November 2015: Q&A WITH SOUTHERN UNIVERSITY AG CENTER

AgIsAmerica sat down with De’Shoin York, Dr. Fatemeh Malekian, and Stephanie Elwood from the Southern University Agricultural Research and Extension Center in anticipation of our Twitter Town Hall. Read their answers to learn more about all the great things they do for Louisiana! 

 

Questions for De’Shoin York:

Q: Tell us more about the Youth Cooking Camps. What does a typical day look like?

A: “Creating Healthy Enjoyable Foods” (C.H.E.F.), Cooking camps are for the youth ages 9-18. The camps are designed to teach youth basic cooking principles and nutrition education based on the USDA’s, “My Plate” food guidance system and the 2010 Dietary Guidelines.

Q: Why is it important to reach youth in rural areas?

A: It’s important to reach youth in rural areas because in many instances access is an issue.  Many rural residents do not have access to programs and services that urban clientele do.

Q: How many residents has the SU Ag Center reached through EFNEP and FF-News, and how have Louisiana’s residents benefited from the SU Ag Center’s  EFNEP and FF-News programs?  

A: The Southern University Ag Center’s Expanded Food and Nutrition Education Program (EFNEP) is designed to assist limited-resource youth with the skills to develop nutritionally sound diets. This program is available to youth in Avoyelles, Evangeline, Rapides, Lafayette, and St. Landry Parishes. For 2015, EFNEP has reached 1,605 Louisianans.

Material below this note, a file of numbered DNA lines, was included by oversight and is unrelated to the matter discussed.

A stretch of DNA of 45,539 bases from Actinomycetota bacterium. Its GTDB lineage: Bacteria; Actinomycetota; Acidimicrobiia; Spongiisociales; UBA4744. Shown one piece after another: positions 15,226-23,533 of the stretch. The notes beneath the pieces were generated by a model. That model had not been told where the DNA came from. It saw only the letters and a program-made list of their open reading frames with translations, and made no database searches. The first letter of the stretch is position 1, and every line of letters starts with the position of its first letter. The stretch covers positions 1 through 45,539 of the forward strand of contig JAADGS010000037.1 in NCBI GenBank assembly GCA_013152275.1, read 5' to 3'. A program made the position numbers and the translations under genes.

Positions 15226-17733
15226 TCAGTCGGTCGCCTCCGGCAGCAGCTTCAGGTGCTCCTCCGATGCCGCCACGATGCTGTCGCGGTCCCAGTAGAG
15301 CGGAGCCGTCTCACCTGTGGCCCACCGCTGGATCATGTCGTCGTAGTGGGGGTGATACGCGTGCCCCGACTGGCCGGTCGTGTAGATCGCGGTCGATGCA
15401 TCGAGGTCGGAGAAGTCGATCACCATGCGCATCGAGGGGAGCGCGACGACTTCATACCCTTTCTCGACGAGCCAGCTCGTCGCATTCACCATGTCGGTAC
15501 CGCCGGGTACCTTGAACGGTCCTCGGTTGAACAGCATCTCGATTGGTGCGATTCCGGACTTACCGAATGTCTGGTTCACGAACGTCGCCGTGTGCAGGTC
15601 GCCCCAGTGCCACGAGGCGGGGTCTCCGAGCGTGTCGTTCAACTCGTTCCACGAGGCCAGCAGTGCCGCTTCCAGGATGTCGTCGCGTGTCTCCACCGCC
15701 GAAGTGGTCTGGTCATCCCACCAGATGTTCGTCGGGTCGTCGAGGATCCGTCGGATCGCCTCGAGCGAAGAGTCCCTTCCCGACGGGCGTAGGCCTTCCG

The SU Ag Center’s Families First – Nutrition Education and Wellness System (FF-NEWS) program teaches individuals who receive Supplemental Nutrition Assistance how to make food selection and preparation choices that will enhance their health status. The program is available in: Avoyelles, Evangeline, East Baton Rouge, East Feliciana, Ascension, St. James, St. Tammany, Orleans, East Carroll, and West Carroll Parishes. The FF-NEWS Program has reached 7,543 this year. 

 

Questions for Dr. Fatemeh Malekian:

Q: How do you define food safety?

A: Food safety is defined as the conditions and practices that preserve the quality of food and prevent, eliminate and/or reduce contamination and as a result prevent food borne illnesses.

Q: With the holidays in full swing, what food safety tips can you share?

  • Wash hands properly for at least 20 seconds before starting any food preparation or cooking/serving (watch the SUAREC YouTube) http://www.youtube.com/watch?v=FT5phge_JS0&list=UU45N2zrbZ_hgJc53ANcAyAg
  • Clean and sanitize all the kitchen counters, sinks and utensils with proper cleaning and sanitizing (chlorine bleach) solutions before starting cooking.
  • Cook foods to proper minimum internal temperature (For example hamburgers must reach 155ºF for at least 15 seconds.)
  • Cool the leftovers properly by dividing the large portions into smaller portions, letting the food cool down within 2 hours, covering the food, labeling the container and then storing it either in the refrigerator or freezer if it is not consumed within 24 hours. 
  • Wash fresh fruits and vegetables thoroughly under running water before consumption.

Q: What topics are you currently researching, and why?